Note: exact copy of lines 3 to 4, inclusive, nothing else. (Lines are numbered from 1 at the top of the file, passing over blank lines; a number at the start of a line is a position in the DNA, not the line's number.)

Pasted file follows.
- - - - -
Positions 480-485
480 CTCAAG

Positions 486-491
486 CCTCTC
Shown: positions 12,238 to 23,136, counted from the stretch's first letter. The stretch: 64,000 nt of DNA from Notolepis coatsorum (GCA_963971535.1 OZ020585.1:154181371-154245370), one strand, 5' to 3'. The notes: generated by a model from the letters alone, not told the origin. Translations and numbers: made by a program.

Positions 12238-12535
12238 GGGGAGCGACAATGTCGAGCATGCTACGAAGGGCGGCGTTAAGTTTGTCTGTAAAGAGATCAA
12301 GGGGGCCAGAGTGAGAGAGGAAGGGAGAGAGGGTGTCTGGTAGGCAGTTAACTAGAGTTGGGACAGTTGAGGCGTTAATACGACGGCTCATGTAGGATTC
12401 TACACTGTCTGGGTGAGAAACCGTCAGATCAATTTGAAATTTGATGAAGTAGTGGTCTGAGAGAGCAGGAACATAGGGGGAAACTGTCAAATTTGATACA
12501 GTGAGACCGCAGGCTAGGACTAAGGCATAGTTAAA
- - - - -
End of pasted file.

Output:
Positions 486-491
486 CCTCTC